Immigration Voice says it wants to protect future Indian immigrants from endless Green Card wait.
Every year, over hundreds of thousands of Indians apply for H-1B or other employment-based visas to fulfill their dream of living and working in the United States. This fiscal year has already seen 184,000 Indians apply for an H-1B visa, making up to 67 percent of the entire number of applicants from around the world who hoped to secure a US visa.
A statistic made even more impressive when considering it happened in a year when the Trump administration had put intense scrutiny on legal immigration, too. The numbers alone indicate the lure of living the American Dream among Indians. However, what many Indians who are yet to arrive in the US do not realize is that an endless wait and uncertainty await them due to per country caps on Green Card.
Immigration Voice, a non-profit, representing Indian high-skilled immigrants stuck in employment based Green Card backlogs, released a statement on Wednesday saying that new H-1B visas should not be issued until the discriminatory per-county limits on Employment-Based Green Cards are finally lifted and immigrants from India are no longer treated as indentured servants in the United States.
Aman Kapoor, President of San Jose, California,-based Immigration Voice, shared with the American Bazaar, “As we speak, the non-partisan Congressional Research Service tells us that this discriminatory and arbitrary cap on the number of Indian nationals who can receive lawful permanent residency each year has created a backlog of over 1 million people waiting for Green Cards, with a wait time of over 195 years. In fiscal year 2030, the line is expected to grow to 436 years. A majority of the Green Card backlog consists of women and children, who will eventually die in these backlogs.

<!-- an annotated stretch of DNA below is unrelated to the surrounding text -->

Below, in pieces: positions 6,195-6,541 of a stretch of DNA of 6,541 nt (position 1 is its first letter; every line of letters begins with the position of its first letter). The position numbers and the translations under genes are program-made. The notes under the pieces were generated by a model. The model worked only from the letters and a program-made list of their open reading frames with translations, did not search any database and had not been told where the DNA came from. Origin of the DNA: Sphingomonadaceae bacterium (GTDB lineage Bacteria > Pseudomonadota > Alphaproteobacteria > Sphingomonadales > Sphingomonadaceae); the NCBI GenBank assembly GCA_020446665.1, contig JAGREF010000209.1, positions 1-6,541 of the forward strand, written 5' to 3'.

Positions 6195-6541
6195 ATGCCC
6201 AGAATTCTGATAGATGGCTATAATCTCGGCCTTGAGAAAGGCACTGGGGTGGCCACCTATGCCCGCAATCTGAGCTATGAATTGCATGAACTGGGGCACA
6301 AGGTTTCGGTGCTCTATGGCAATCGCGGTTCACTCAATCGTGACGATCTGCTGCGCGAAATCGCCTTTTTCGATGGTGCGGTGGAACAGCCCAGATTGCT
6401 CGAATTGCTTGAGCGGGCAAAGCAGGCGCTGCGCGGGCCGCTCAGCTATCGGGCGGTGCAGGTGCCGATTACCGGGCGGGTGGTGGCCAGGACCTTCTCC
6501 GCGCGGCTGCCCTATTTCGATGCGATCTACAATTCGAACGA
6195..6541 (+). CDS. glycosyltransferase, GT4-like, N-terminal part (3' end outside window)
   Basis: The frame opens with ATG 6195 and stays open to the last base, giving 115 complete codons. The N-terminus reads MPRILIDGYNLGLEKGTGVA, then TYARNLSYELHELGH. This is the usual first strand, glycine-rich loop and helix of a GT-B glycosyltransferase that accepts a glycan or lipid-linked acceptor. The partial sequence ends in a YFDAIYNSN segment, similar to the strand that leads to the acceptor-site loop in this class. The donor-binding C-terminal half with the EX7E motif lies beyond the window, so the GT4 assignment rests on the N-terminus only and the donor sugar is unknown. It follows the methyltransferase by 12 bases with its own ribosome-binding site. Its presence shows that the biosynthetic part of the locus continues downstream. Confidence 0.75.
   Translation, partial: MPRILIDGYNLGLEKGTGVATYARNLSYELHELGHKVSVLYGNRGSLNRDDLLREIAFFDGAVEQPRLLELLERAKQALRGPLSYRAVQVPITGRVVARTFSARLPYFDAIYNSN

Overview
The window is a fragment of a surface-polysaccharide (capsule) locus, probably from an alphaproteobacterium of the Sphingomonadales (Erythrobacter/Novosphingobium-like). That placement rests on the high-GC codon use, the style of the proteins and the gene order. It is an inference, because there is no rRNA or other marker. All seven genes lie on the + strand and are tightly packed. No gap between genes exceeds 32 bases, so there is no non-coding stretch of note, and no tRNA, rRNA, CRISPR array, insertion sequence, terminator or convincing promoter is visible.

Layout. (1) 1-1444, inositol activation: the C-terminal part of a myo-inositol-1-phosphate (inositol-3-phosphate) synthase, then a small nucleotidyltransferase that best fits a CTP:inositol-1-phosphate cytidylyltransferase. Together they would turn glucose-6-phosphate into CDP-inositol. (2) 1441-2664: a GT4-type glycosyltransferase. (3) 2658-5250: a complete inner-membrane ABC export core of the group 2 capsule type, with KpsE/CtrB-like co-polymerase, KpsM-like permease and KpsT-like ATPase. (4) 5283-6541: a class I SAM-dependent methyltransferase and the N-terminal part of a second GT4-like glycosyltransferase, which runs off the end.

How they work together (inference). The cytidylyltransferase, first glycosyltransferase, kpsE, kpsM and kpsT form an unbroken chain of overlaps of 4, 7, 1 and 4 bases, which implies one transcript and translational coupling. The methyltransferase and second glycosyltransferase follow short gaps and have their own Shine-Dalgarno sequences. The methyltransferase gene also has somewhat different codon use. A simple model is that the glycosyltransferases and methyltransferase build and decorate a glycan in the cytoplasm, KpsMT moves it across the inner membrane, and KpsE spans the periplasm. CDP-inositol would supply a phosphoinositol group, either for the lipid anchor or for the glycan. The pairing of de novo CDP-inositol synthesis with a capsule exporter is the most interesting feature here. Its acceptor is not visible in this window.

Needless to say, the per-country limits on the employment-based green card system are, in fact, 100%, an “Indian Exclusion Act.”
Kapoor and his organization believes that bringing in newer Indians only adds more people to suffer the same cycle without first solving the problem at hand. He adds, “Almost every day, we hear reports that one of our members has died while in the backlog, leaving their spouse and children without immigration status such that they must immediately self-deport to India or face actual deportation or life in illegal status.”
Hundreds of thousands of those working on H-1B in America live under the fear of losing their legal status. Seattle resident Nishi Priya, who is working on a H-4 visa, says, “Friends and family back in India, have begun questioning us on our future as by now all of them know that we have a wait time of several decades before we can secure a green card. The only reason we are staying put in America is because sometimes we see glimmer of hopes that per country cap ruling will go away. The truth is, until that happens, we are living a life of uncertainty, I wouldn’t advise anybody new to get into.”
Kapoor adds, “This year, Immigration Voice is now calling on the Biden Administration to use its authority under INA Section 212(f) to exclude any new individual born in India who are not currently in the United States legally from obtaining a new H-1B visa for the first time in Fiscal Year 2022. Moreover, Immigration Voice calls to stop issuing such new H-1B visas until the discriminatory per county limits on Employment-Based Green Cards are finally lifted.”
The new H-1B cap season for the fiscal year 2022 starts on March 9 and continue till March 25 of next.